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On the Future of the AAS Journals

[The message below is posted at the request of Kevin Marvel, 
Executive Officer, American Astronomical Society.]

On the Future of the AAS Journals 5-1-2007

The American Astronomical Society has selected IOP Publishing 
(http://www.iop.org/aboutus/IOP_Publishing/page_3141.html) as the 
publisher for the Astronomical Journal, Astrophysical Journal 
Part I, Part II Letters and Astrophysical Journal Supplement 
Series. Publication of the Astronomical Journal will transfer to 
IOP January 1, 2008 and transfer of all versions of the 
Astrophysical Journal is planned for January 1, 2009.

All effort is being made to make this transition as smooth as 
possible, with minimal impact on our authors, subscribers and 
readers. Despite our best efforts, some problems may occur. The 
AAS stands behind its journals and values its authors and 
subscribers. The Society will do its best to resolve any problems 
or issues and work with IOP Publishing to ensure the efficient 
production, publication and circulation of the AAS journals. The 
AAS has established a special email address for the library and 
subscriber community so we can be aware of any particular 
concerns or issues of importance to the library or subscriber 
community. It is:  journals.transition@aas.org.

Some have wondered if this change in publisher will result in a 
change in policies related to the AAS Journals. It will not. Our 
publication and copyright agreement will remain the same. Our 
pricing policies and licensing agreement for online content will 
remain the same. Our current basic subscription packages will 
remain the same while some new options will become available. No 
subscriber will be forced to change their subscription type. Our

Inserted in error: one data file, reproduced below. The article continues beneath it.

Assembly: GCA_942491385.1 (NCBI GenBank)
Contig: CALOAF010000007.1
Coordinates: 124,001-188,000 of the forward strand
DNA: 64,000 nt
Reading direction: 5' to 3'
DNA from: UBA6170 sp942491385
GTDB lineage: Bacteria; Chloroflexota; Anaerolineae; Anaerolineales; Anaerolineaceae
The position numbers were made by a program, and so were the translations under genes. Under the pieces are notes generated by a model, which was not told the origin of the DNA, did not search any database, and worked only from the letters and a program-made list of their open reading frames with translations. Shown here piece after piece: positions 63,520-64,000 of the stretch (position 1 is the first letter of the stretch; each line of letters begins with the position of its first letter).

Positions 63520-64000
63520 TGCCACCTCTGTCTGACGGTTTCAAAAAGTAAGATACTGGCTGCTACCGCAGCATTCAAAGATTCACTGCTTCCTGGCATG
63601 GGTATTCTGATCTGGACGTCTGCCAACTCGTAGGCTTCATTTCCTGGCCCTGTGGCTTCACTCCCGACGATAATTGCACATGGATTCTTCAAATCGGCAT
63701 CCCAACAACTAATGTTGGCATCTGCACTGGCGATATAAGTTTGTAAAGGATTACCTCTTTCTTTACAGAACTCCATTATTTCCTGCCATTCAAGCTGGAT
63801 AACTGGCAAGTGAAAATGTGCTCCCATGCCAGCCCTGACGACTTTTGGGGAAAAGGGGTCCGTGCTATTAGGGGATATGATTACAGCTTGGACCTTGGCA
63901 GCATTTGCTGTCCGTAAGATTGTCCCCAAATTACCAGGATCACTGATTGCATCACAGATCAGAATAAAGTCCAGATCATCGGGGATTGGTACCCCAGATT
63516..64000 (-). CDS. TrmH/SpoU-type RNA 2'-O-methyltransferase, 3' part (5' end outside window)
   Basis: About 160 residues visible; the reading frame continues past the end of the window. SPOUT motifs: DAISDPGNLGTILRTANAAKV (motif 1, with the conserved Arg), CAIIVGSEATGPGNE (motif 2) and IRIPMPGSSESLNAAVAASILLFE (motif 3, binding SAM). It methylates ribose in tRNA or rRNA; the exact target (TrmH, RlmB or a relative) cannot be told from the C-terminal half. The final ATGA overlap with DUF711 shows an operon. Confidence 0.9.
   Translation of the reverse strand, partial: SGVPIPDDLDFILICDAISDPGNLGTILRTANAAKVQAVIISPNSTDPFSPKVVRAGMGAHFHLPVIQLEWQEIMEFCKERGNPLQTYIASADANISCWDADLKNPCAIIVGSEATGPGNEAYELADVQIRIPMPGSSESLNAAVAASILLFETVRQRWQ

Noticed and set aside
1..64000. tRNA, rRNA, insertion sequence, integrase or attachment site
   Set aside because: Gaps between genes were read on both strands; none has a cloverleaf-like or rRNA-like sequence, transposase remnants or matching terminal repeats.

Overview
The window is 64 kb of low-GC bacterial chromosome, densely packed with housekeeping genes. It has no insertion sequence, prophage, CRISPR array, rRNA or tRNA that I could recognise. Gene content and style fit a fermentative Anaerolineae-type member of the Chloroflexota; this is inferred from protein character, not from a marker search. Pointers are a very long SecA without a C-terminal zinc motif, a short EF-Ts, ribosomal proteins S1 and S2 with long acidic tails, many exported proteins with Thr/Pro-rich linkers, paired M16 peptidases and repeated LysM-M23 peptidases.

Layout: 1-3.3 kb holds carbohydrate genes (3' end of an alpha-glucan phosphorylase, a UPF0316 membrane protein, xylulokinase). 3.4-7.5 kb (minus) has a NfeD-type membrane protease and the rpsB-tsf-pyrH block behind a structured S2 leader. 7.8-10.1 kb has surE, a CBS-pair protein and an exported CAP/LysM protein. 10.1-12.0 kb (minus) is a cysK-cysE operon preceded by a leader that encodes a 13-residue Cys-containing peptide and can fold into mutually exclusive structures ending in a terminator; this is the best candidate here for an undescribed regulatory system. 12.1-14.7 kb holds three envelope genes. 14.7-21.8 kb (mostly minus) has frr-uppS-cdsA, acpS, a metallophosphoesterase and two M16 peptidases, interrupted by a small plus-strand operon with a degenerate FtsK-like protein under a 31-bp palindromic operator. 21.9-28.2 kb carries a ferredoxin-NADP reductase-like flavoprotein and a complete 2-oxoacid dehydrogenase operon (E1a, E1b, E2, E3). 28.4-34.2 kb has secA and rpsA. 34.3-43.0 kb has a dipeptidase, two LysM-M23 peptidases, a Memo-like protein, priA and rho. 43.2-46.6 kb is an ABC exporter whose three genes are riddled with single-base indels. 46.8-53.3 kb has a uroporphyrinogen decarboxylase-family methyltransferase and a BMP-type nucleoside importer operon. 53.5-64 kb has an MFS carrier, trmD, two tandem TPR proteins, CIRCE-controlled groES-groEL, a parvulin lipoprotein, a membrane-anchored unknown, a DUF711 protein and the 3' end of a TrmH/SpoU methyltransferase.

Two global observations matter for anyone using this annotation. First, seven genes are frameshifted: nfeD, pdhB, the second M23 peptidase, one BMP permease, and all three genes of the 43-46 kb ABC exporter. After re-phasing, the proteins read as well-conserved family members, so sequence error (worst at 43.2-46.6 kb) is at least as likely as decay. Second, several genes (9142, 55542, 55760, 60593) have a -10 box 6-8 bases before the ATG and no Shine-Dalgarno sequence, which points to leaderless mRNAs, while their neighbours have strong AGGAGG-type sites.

access policy to archived materials will remain the same (free 
after two years). No change in management of the journals from a 
policy standpoint will take place. Journal content will continue 
to be indexed as it has been by third-party indexers.

The goal of the Society is to publish the highest-quality, 
widest-read journals at the lowest possible rates; both page 
charge rates to our authors and subscription rates to our 
subscribers. It is the Society's current plan to hold page charge 
rates flat during the transition and only minimally increase 
subscription rates if necessary. The Society has a long history 
of reasonably managed price increases on subscriptions and has 
actively reduced the page charge rate to authors in recent years. 
Cost savings in all stages of the production process are sought 
and the savings is passed back to our subscribers and authors in 
the form of reasonable rates. Additionally, proceeds from the 
journals do not fund Society activities. Finally, the Society has 
established and regularly enlarges an archive reserve fund to 
ensure the long-term value to the scientific community of the 
intellectual content produced by our authors.

I welcome direct communication from our author, reader and 
subscriber communities on any matter.

Kevin B. Marvel, Executive Officer
American Astronomical Society